As a member of Team Tesla anytime I see an article flattering T.A. Edison my hackles start to rise. He may be eminently quotable but he is also one of those people who “won” history and therefore got to write his own record of events.
A recent Daily Post article has discussed how we can learn from Edison especially in his role as the inventor of the phonograph, a commercially viable lightbulb, and the motion picture camera. It was apparently all trial and error, which would be great if these claims were true.
Instead Edison was not:
“I have not failed. I’ve just found 10,000 ways that won’t work.”
Instead he was more:
“I have not failed. I’ve just found ways to steal or bully my best ideas from other people.”
The truth is that Edison was not someone who gave up, he was someone who imitated and claimed others work as his own.
Did he invent the phonograph, well yes and no. He was responsible for the first version that was able to record and then play back sound so I will give him this. This was one of his first inventions so maybe shows that sometimes you have one great idea in you and you need to try to find it.
The lightbulb? Nope, he lied to the widow of the original patent owner to get the rights to make them. Heinrich Goebel tried selling the patent to Edison who could not see its value but when Goebel’s died Edison offered his impoverished widow a much lower amount for the patents than they were worth.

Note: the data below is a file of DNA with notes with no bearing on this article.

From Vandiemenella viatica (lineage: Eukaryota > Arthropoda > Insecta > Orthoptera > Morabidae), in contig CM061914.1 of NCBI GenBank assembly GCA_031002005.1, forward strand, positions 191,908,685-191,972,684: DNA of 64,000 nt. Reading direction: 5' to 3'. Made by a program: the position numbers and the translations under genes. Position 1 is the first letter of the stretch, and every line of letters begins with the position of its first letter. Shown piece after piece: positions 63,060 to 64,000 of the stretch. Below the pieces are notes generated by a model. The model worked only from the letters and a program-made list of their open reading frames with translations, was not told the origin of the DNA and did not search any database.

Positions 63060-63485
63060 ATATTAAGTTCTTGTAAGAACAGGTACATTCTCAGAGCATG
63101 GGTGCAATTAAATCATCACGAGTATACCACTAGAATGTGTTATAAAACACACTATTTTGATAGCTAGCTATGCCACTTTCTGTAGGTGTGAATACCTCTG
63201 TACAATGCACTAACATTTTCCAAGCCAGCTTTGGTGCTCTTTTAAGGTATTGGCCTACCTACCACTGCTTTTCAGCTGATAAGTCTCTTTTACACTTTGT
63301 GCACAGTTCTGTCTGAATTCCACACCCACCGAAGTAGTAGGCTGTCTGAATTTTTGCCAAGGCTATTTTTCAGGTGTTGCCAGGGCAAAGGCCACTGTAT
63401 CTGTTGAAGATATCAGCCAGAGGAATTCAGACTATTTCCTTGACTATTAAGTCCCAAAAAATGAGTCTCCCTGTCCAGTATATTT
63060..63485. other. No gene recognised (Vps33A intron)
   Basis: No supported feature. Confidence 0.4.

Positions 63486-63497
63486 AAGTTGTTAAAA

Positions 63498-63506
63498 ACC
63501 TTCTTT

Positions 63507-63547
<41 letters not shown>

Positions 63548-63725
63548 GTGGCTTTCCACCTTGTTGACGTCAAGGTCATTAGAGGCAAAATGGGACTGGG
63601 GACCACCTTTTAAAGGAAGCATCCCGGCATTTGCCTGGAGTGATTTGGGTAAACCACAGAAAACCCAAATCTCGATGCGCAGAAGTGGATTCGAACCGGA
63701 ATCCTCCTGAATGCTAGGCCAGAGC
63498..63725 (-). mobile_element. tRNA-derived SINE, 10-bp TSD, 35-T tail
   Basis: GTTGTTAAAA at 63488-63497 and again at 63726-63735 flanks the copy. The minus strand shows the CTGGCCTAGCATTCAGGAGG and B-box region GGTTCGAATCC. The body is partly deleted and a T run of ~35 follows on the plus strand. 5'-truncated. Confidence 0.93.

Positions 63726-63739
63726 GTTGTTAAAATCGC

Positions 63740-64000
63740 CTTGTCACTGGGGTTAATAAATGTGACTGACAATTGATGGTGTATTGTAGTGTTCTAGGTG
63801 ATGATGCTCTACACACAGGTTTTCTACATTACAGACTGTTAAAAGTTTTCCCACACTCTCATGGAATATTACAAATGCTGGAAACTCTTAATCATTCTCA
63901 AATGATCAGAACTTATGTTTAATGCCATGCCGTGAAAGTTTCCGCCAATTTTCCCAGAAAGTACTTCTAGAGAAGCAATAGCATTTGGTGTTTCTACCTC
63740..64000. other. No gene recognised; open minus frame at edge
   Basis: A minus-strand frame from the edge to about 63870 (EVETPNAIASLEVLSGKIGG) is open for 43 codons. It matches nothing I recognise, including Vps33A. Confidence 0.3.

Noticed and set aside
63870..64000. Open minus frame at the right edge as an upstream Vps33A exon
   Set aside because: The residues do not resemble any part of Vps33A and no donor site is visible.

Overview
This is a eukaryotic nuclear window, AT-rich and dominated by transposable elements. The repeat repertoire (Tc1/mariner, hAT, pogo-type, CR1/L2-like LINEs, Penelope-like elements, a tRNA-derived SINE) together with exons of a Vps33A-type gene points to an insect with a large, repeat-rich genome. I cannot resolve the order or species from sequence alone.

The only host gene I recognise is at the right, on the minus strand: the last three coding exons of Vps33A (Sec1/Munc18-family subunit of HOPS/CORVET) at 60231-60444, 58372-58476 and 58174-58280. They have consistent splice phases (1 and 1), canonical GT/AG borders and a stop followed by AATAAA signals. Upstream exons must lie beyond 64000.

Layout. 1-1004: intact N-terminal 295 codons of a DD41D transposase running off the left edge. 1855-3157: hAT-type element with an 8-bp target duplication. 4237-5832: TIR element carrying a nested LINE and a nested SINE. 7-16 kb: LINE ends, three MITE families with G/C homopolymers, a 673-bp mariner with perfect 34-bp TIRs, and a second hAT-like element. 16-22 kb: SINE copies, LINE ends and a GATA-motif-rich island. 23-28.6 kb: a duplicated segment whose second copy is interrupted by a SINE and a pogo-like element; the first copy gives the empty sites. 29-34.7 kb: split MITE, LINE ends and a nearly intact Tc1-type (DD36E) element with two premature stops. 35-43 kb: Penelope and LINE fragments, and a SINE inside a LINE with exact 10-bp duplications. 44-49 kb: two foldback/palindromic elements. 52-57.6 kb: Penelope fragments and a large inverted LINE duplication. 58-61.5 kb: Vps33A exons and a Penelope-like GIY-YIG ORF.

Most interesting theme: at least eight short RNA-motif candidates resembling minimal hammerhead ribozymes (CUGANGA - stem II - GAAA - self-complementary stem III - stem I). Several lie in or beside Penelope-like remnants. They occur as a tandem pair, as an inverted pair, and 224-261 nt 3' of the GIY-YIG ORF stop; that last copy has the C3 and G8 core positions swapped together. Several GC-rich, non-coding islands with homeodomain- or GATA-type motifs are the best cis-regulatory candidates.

Edison also was not the first to patent a working light bulb, but went into partnership with the man who did. In the end he bought his partner our leaving him to claim full credit for the invention.
He helped to create Hollywood but only after threatening all other movie studios with his mafia-like behaviour when they wouldn’t pay the high fees for using the camera one of his employees invented.
He stole all his ‘best’ inventions, and when someone came up with a better idea he would use all his money and fame to try to destroy them. He electrocuted a (poisoned) elephant to prove that Nikola Telsa’s (now there’s an inventor) AC current was dangerous.
Genius is one percent inspiration, ninety nine percent perspiration.
Based on Edison, Genius is one percent inspiration, one percent perspiration and ninety eight percent convincing others that you are a genius. Don’t keep trying to create in the hope that you strike it lucky, see what others are working on and claim it as your own.
If you do want to look for inspiration, for someone who did fail numerous times but wouldn’t give up, then you could do a lot worse than Nikola Tesla.
In response to The Daily Post’s writing prompt: “Imitation/Flattery.”